I am a whole lot of things that I never thought I would be.
I am a stay-at-home-mom. After earning a Master’s Degree in teaching and spending nine years in a special education classroom, I gave it all up to stay home and raise the girls 24-7.
I am a twin mom. One is never quite prepared for that news. The twin bomb wasn’t exactly pretty…but three years later here I am.
I am a writer. I actually get paid to write about my crazy little life and I love it. I still cannot bring myself to call myself a writer, but I suppose I am one nonetheless.
I am middle-aged. It hurt to even type that.
I am also a swim-mom. Oh yeah, our oldest daughter is a competitive swimmer and we are swim parents, something I didn’t see coming. I can barely back float and I hate getting my hair and face wet in the pool, yet our daughter is a damn fish. These days we spend our lives hanging at the local Natatorium, (that’s a fancy word for pool) and I am learning quite quickly that swim parents are unique creatures. Here is how to spot a fellow Swim Parent:
Swim parents refer to their children as one of the four basic swim strokes. They no longer use their child’s actual name when speaking with other swim parents and coaches.
“My daughter is a flyer.”
“My son is a distance swimmer, and primarily a breast-stroker (insert immature chuckle.)”
I think all sports parents cheer and yell for their kid during sporting events, but the swim parent does this a bit differently. If your son plays soccer you yell “run” “shoot” and “pass” over and over again. If your daughter plays softball then you are well versed in the terms “slide” “hold up” and “safe.” If you are a swim parent you scream GO a lot, other than that all other sounds that come from the peanut gallery are not in fact words, but more a string of strange guttural noises.
“HOY HOY HOY”
“HUP HUP HUP”
Swim parents are also the world’s loudest cheerers. We have to be extra loud because we are convinced that our children can hear us way down on the pool deck or while they are immersed under water. The rational me knows that my daughter can’t hear my howling, but I do it anyways.
“Did you hear me yelling for you honey?
“No mom. I can’t hear you.”
Well then, I am just going to have to scream louder next time, aren’t I?
We swim moms spend a sick amount of time carting our kids to and from practices and swim meets each week. The two-hour practices every other day are full of kick sets and stroke refinement drills.
These practices are quite possibly the most boring thing to witness on God’s great Earth. If you have had to endure sitting through your kid’s daily practice then you know what I am talking about here. As if practice wasn’t bad enough, the meets are downright torturous. We wake up at five am, drive an hour or two to the swim meet and slam back black coffee from little Styrofoam cups while waiting out warm-ups.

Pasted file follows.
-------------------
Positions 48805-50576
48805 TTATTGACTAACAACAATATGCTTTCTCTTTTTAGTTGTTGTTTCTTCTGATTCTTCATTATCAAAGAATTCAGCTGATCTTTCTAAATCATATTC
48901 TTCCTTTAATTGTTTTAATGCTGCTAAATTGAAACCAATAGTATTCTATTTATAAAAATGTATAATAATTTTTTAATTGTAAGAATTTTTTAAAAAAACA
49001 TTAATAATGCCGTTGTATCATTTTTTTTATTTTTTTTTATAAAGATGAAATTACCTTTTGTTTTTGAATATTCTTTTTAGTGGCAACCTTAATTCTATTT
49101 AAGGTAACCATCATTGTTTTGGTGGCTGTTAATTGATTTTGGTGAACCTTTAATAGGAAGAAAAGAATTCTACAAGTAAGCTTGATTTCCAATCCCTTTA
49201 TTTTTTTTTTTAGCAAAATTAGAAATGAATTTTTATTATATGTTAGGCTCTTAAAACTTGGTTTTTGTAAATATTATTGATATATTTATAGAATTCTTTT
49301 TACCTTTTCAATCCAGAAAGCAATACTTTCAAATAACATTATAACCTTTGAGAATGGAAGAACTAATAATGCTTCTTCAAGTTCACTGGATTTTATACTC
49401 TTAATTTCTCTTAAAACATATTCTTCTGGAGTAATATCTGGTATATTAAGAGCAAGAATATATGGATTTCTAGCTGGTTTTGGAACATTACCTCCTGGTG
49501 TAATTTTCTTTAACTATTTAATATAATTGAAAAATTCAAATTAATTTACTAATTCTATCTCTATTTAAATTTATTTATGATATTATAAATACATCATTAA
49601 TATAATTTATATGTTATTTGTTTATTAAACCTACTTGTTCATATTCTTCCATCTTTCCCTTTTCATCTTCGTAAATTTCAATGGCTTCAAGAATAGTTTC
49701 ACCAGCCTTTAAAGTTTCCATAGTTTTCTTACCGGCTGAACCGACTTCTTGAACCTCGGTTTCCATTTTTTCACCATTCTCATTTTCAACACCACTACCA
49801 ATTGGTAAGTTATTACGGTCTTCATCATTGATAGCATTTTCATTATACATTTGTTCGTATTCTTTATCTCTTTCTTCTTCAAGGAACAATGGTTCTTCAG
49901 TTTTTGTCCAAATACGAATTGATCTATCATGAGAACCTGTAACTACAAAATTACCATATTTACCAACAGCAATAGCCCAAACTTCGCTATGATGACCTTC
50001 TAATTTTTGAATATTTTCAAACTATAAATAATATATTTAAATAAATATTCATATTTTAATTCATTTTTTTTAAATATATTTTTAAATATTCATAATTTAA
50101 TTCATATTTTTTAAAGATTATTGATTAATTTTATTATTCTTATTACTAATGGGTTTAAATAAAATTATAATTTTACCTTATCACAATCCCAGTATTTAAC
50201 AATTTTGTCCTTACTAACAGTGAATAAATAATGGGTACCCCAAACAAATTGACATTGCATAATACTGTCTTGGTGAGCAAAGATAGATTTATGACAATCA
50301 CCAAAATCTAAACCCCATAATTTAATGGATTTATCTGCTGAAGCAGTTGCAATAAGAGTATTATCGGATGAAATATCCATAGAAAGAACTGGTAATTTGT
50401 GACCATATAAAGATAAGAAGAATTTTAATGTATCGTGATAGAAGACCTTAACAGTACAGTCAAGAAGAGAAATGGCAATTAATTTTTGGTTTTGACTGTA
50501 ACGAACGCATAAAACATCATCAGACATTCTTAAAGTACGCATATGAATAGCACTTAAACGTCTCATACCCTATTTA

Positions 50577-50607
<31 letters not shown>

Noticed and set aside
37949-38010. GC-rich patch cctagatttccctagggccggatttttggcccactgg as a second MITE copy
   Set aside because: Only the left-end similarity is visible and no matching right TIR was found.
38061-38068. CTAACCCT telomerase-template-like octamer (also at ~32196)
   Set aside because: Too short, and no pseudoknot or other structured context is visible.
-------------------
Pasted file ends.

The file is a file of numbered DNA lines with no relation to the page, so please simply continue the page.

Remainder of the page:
Next comes the real fun: four or five straight hours of stretching our aching backs and squirming around in the bleachers waiting for our kid’s event. Most meets are four hours long and your child swims a total of two minutes. We spend ten hours a week bored out of our minds to witness a couple of thirty-second races.
Why in the hell are we doing this to ourselves?
Swim parents don’t celebrate victories as other sporty parents do. There is no winning or losing in swim. We don’t give a rip about placement. We celebrate progress in milli-seconds. If our kid shaves two-hundredths of a second off of their 100 freestyle, we know it and we go freaking nuts over it. It is not uncommon to hear a parent say, “Oh, Kelly swims the 50 backstroke in 39.93 seconds.” Those fractions matter and we don’t mess around with them.
There are certain things that puts a swim parent into a Xanax-popping panic. Swim moms fret over missing their kid’s events like some people fret over missing the birth of their first born child. When you awake at the crack of dawn and drive across the state to watch your child swim for thirty seconds you better make damn sure they are on time.
Being late is not an option. We don’t even like to get up and go pee in fear of missing the 200 IM or the 100 Fly race. You can look around the stands at any given time and you will see at least five moms squirming and bouncing in their seats needing to pee so badly, but refusing to risk missing their kid’s next race.
A DQ is just about the most heart-wrenching thing a parent can witness at a swim meet. Imagine: your child practices hours upon hours a week, you drive them, you sit, you watch, you encourage them day in and day out. Then comes race day they make one illegal kick or stroke that disqualifies them. One itty bitty flutter of the leg and it all goes to hell. They are upset, you are upset and now you have to hold yourself back from jumping over the rails and pushing the official into the pool. How dare you disqualify my child you blind bat!
I am working myself into a rage just writing about disqualifications.
I am swim mom: hear me roar!